Valley Breeze

The Valley Breeze Woonsocket North Smithfield 11-07-2019

The Valley Breeze Newspapers serving the Northern Rhode Island towns of Cumberland, Lincoln, Woonsocket, Smithfield, North Smithfield, Pawtucket, North Providence, Scituate, Foster, and Glocester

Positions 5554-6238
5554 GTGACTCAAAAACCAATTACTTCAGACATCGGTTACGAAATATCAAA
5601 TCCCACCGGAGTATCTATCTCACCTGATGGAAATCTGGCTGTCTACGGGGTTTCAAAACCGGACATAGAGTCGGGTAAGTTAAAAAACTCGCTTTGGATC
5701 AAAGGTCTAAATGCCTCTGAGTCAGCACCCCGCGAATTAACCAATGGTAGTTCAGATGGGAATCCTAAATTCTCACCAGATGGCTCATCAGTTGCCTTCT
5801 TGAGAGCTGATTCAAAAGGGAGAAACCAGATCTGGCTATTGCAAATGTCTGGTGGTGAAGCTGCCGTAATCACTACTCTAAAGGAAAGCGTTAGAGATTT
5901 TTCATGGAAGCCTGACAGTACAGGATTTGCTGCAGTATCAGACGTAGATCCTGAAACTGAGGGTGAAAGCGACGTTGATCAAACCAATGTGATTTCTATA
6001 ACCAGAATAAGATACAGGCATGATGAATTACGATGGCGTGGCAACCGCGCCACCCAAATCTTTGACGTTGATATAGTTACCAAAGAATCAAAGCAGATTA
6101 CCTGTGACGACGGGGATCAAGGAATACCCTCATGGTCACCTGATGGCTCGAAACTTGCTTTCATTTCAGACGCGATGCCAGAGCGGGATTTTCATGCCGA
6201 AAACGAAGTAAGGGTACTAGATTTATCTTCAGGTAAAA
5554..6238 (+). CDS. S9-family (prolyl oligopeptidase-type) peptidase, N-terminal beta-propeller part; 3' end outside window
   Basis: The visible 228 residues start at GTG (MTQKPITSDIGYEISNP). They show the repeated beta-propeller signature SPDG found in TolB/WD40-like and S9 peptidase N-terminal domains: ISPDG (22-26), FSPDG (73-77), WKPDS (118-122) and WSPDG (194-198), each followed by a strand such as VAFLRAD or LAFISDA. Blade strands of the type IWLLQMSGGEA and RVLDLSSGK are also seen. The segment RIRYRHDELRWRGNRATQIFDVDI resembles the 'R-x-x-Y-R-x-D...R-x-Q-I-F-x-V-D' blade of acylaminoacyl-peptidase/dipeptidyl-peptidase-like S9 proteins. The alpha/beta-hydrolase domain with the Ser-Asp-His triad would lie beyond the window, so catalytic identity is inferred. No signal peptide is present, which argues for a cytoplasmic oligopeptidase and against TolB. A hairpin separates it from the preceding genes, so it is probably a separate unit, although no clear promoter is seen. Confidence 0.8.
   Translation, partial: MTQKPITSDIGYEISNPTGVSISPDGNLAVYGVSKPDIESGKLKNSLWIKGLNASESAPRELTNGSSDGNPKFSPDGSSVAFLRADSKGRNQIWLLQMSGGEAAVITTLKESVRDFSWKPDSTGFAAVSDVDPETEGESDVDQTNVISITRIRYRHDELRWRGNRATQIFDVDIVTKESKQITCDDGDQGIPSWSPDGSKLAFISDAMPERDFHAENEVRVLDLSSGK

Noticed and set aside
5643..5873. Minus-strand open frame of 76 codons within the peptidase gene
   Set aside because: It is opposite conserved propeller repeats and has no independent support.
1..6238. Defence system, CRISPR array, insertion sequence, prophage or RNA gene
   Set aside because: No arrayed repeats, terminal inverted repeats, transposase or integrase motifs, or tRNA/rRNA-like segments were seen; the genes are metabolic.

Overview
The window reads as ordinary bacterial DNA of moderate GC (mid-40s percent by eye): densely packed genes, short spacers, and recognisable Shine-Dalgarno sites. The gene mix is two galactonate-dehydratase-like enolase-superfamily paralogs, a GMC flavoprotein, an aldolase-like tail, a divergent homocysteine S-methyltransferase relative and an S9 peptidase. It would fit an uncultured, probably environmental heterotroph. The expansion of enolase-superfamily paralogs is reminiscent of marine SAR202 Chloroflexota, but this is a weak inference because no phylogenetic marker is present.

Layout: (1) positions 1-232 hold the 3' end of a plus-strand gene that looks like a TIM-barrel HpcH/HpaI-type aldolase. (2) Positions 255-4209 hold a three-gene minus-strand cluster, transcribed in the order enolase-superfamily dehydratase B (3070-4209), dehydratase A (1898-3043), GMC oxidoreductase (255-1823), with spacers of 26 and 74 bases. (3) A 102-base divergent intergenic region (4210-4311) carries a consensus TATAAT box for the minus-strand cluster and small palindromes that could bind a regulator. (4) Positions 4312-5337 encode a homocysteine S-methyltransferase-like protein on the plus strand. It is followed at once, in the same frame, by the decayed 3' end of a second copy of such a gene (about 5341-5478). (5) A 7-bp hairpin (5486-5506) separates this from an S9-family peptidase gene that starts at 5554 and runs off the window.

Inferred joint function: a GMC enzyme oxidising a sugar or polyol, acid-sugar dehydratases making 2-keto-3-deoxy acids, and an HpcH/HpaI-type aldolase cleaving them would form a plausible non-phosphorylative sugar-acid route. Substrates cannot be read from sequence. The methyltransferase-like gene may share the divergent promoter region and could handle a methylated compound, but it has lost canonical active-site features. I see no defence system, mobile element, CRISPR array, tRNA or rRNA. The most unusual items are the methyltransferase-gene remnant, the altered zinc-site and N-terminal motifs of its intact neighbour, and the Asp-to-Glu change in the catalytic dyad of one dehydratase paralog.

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THE VALLEY BREEZE | NOVEMBER 7-13, 2019 ALZHEIMER'S AWARENESS GUIDE 3 ALZHEIMER'S AWARENESS | BASICS It can also be really scary, especially knowing the disease will get worse. The National Institute of Aging is a good resource for answering ques- tions or just offering questions to ask your loved one's medical team. Here are some things to know: THE DIFFERENCE BETWEEN ALZHEIMER'S AND DEMENTIA Dementia is a progressive brain disorder that leads to the loss of a person's ability to think clearly and critically, to remember and to go about their regular daily routines. Alzheimer's is the most com- mon form of dementia and manifests similarly. ALZHEIMER'S OCCURS IN FOUR STAGES • Preclinical: Brain cells are degenerating and dying, but symptoms aren't obvious yet. • Early or mild: Memory loss, confusion and inability to do previously easy tasks begin to appear. These aren't always symptoms of dementia, but anyone experiencing these symptoms should see a doctor. • Middle: Memory loss and confusion gets worse; patients may have difficulty recogniz- ing family and friends. • Late or severe: Marked by the loss of ability to communi- cate, weight loss, difficulty walking and sleeping more. The person eventually becomes completely depen- dent on caregivers. THERE ARE TREATMENTS FOR ALZHEIMER'S The Food and Drug Administration has approved several drugs to treat symp- toms of dementia and Alzheimer's. Other treatments can help control some of the behavioral symptoms that come with the disease. There are also clinical studies which allow scientists to study the Alzheimer's-affected brain to find new prevention and treat- ment methods, which can allow patients access to novel treatments as well. YOU HAVE OPTIONS People in the final stages of Alzheimer's typically need full- time care. For family members who are taking on caregiving duties, that can be incredibly challenging. People who are experiencing or approaching this stage and need hospice care or other options can get help. Check with Eldercare Locator, the Family Caregiver Alliance and the National Council on Aging for financial assistance and other resources to help you through this diffi- cult time. What You Need to Know People typically live about eight years after symptoms of Alzheimer's become noticeable to those around them, which means a lot of time to make decisions, ask questions, gather information and cope with the effects of the disease. © ADOBE STOCK Content Produced by Green Shoot Media. © 2019 ALZHEIMER'S AWARENESS | BASICS To schedule a tour, call 401-949-3880 20 Austin Avenue, Greenville, RI 02828 Traditional Assisted Living Subacute Skilled Nursing & Rehab Tour Our Beautiful Campus to See What Makes Us So Unique! R.I. MEDICAL MARIJUANA: DO YOU QUALIFY? Now Accepting Out of State Medical Marijuana Patients! These are the ONLY approved, qualifying, debilitating medical conditions ♦ Cancer or the treatment of this condition; including chemotherapy, radiation, etc. ♦ Glaucoma or the treatment of this condition ♦ Positive status for Human Immunodeficiency Virus (HIV) or the treatment of this condition ♦ Acquired immune deficiency syndrome (AIDS) or the treatment of this condition ♦ Hepatitis C or the treatment of this condition A chronic or debilitating disease or medical condition or its treatment that produces one or more of the following: ♦ Agitation related to Alzheimer's Disease ♦ Cachexia or wasting syndrome ♦ Post Tramatic Stress Disorder (PTSD) ♦ Severe, debilitating, chronic pain-(Specify) ♦ Autism Spectrum Disorder ♦ Seizures, including but not limited to those characteristic of epilepsy ♦ Severe and persistent muscle spasms, including but not limited to, those characteristics of multiple sclerosis or Crohn's Disease ♦ Severe nausea Open M-Th 10:30 a.m.-6:30 p.m. Fri. 8 a.m.-8 p.m. Sat. & Sun. 10 a.m.-4 p.m. Thursdays 8 a.m.-8 p.m. as of 11/14/19 401-889-3990

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